Tuesday, October 13, 2009

What Follows a Lost Decade?

Commentators bemoan the lost decade for stocks. In Canada, returns were positive, but low over the last decade, but in the US, returns of the S&P 500 were actually negative. According to Larry Swedroe, this is the first time since the great depression that this has happened over 10 or more years.

However, if we subtract out inflation, returns look even worse. As Larry shows, there have been three periods of at least 10 years since the depression that the S&P 500 has failed to beat inflation. These periods ended in 1947, 1983, and now (at least we hope it doesn’t continue).

This is all very depressing, and can make us want to give up on stocks altogether. However, I wondered what happened after these bad times. Here are the S&P 500 total returns (including dividends) for the decade after these “lost decades”:

1948 to 1957: 14.4% above inflation
1984 to 1993: 10.7% above inflation
2010 to 2019: ?

As you can see, those first two decades were spectacular! There is no guarantee that the upcoming decade will match these impressive results, but it does give us some hope.

4 comments:

  1. I was reading something similar recently. The commentator was saying how there's a general consensus that the recovery from this recession will be slow.

    He said this doesn't match historical reality, since recoveries after deep recessions are usually robust. I think there's a bias among humans to extrapolate the recent past into the future. Most of the time, this serves us well, but sometimes we get it wrong.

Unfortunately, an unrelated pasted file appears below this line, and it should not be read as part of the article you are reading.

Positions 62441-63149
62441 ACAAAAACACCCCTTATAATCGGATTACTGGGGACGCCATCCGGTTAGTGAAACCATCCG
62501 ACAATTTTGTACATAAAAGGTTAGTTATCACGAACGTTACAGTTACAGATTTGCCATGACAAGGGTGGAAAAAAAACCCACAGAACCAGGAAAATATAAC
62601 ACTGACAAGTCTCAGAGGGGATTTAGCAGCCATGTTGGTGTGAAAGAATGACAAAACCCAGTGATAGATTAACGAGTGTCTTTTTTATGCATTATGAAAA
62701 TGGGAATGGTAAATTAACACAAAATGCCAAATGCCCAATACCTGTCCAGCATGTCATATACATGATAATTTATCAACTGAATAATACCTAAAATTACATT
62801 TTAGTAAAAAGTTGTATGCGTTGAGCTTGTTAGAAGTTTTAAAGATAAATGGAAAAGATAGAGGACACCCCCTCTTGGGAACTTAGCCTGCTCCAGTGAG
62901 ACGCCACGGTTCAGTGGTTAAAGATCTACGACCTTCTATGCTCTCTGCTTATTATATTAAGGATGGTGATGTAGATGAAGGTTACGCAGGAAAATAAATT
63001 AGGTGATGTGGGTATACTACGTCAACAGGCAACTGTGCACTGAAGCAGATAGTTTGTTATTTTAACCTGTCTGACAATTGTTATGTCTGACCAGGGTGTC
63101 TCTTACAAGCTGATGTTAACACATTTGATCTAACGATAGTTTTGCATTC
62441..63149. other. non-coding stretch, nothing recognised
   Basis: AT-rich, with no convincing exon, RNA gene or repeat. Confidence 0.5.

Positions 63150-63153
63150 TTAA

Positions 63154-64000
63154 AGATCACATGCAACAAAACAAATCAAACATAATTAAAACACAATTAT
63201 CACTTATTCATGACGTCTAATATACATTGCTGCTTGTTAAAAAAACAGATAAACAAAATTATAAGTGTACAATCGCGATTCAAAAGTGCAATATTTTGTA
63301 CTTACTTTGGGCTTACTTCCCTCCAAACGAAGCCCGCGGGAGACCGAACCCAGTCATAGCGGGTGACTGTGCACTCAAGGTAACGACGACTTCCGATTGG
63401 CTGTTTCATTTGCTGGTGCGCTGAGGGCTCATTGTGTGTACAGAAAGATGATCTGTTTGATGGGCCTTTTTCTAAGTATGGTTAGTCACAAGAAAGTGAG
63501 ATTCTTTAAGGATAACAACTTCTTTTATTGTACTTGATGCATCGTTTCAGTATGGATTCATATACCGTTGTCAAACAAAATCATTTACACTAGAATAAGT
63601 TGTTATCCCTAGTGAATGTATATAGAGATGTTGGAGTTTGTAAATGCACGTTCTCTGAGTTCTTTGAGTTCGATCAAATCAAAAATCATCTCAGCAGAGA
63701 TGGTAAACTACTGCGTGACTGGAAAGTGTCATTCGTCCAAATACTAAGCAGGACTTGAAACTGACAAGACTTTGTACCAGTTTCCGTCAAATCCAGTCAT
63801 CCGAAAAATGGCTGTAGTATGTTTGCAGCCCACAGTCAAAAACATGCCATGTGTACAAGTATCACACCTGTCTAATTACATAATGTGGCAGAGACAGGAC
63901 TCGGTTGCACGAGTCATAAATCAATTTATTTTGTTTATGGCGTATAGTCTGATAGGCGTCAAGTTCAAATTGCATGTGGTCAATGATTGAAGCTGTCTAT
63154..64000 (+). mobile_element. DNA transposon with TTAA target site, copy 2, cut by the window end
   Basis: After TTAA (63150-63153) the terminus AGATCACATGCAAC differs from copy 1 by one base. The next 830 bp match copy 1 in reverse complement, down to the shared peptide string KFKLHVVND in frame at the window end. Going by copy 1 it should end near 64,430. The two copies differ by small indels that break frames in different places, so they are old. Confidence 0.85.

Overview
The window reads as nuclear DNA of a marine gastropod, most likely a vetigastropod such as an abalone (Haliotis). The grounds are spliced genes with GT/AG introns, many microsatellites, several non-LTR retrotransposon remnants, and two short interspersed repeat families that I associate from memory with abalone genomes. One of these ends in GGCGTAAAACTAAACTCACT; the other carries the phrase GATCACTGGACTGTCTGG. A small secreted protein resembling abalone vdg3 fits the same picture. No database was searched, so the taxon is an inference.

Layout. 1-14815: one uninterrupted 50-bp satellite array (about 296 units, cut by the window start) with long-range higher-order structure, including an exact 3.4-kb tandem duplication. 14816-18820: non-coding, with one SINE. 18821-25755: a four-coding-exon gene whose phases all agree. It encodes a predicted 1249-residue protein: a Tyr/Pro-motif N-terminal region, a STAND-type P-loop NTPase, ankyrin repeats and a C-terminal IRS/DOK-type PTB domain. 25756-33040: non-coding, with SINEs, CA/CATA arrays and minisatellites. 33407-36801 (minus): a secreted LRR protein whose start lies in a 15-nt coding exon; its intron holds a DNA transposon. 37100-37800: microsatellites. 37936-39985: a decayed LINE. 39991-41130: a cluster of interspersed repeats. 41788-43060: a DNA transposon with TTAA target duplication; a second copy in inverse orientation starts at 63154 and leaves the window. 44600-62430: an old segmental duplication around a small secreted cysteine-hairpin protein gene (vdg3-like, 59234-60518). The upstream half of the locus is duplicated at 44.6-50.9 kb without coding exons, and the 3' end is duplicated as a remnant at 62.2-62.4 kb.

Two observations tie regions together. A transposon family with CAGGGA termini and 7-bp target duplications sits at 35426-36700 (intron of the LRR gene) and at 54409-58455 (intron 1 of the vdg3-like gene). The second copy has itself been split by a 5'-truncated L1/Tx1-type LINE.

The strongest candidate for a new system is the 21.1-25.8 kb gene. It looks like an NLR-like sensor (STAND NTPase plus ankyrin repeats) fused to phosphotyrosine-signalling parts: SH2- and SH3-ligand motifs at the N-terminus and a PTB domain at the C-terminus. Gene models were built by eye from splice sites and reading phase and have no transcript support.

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  2. Gene: You're right that we often extrapolate from the recent past. This doesn't work well when we're watching events that are mostly random. Short term investing results are mostly random. So are dice rolls, but craps players swear that dice sometimes get "hot".

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  3. Your comment about craps reminds me of a tendency I have even though I know better. If I were to flip 5 heads in a row, I'd think the next flip is more likely to be a tail.

    I've read that when people are asked to simulate a random string of digits, they tend to under-represent the occurrence of doubles. I guess we think random means the number tends to change every time.

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  4. Good article...
    Fingers crossed for the trend to continue.

    Mike

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